Many people are confused by the topic of good time credit and how it can help the chances of parole in Texas.
We're going to discuss the basic concept in this article and hopefully clear things up for those of you looking forward to seeing a loved walk free as soon as they make parole.
First, if a person has been convicted of what is known as a "3g offense" like murder, aggravated kidnapping, aggravated sexual assault, and aggravated robbery or other crimes of violence, an offender cannot be considered for parole until they have served an actual 50% of their sentence regardless of their good time credit. As an example, that means if the person was sentenced to 20 years in prison for an 3g offense, then they absolutely cannot make parole until they have served a minimum of 10 years, and the statistics show that it is unlikely they will make their first parole.
For all offenses, a person begin earning credit toward their sentence when they are incarcerated in either county jail or a prison and start earning good time credit when they actually are sentenced by the court and incarcerated.
We start with the idea that a prisoner gets one day of credit for every day served.
Good time credit is applied on top of that and if a prisoner has had no problems or disciplinary actions while incarcerated then they are considered a Line Class 1 and earn 20 days of good time credit for every 30 days of "flat time" they serve. Essentially that means that a prisoner who does not get into trouble gets 50 days credit for every 30 days they serve. In addition, if a prisoner works while incarcerated or attends school then they can get an additional 10 days of credit for each 30 days actually served thus making a total of 60 days credit for every 30 days actually served.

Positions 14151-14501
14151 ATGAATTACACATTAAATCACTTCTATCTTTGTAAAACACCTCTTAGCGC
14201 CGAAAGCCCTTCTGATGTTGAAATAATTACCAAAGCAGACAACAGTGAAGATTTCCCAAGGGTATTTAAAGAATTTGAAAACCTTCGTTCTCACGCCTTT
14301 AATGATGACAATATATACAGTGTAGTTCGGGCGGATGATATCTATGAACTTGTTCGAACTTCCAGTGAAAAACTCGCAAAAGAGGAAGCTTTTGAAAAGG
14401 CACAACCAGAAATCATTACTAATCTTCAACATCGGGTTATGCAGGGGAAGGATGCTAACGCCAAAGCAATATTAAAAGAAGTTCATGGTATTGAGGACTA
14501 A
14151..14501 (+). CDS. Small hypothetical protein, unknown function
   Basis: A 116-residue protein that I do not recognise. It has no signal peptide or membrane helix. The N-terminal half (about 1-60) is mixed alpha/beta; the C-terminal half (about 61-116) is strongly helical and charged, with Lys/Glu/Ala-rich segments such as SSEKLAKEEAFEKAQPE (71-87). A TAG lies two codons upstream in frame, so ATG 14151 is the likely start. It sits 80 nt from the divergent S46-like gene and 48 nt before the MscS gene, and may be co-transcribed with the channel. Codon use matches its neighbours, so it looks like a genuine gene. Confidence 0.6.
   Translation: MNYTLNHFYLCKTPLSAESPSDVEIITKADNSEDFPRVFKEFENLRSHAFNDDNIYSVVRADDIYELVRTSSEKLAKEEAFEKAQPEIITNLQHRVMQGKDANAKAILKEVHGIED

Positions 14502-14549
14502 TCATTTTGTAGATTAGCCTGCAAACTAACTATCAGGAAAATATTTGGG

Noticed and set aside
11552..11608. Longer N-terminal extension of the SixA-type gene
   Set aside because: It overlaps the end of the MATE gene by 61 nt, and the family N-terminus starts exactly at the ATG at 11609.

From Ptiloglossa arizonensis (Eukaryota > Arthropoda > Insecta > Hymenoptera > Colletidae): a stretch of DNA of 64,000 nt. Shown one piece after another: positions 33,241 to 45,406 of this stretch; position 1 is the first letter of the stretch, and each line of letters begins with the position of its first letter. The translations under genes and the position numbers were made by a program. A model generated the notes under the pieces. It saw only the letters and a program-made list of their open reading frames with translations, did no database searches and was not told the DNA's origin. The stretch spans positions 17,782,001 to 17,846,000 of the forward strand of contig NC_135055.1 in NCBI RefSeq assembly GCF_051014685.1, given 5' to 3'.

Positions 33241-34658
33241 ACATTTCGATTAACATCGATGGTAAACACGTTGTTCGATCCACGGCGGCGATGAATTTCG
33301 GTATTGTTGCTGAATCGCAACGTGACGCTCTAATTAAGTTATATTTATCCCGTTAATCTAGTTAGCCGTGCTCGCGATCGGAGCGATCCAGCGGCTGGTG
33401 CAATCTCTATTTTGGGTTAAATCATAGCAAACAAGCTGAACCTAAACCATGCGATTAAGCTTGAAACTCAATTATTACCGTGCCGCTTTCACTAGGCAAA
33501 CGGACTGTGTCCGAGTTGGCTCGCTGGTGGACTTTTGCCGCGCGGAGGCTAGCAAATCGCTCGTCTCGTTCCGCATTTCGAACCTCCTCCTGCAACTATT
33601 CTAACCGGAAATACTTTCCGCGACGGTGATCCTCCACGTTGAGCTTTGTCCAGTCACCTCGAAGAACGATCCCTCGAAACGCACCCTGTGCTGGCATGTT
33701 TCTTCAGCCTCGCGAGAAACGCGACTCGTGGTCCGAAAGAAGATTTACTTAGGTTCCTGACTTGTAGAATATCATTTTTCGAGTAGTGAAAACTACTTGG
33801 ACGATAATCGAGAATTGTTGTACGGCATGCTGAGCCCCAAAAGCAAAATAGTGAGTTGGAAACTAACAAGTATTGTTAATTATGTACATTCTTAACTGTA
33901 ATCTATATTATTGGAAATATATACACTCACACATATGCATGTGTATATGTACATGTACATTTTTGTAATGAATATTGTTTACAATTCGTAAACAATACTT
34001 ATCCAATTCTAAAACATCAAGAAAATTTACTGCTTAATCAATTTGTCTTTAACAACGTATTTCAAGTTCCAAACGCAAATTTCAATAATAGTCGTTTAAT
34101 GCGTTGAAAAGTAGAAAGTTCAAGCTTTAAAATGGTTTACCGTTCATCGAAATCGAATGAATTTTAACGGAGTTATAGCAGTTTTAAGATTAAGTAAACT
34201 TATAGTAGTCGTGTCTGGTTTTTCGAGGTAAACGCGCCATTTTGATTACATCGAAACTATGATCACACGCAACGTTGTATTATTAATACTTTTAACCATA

A person who is not incarcerated for a violent (3g) offense is eligible to be considered for parole when his flat time plus his good time and work time equal 25% of their sentence. So, if a person is sentenced to 8 years and while in prison they immediately begin working and avoid getting into any trouble, they would be eligible for parole after 1 year of actual incarceration since their 1 year of flat time and 1 year of good time equals 2 years, or 25% of the 8 year sentence.
At this time State Jail offenders only do flat time and do not receive good time credit although that may change in the future.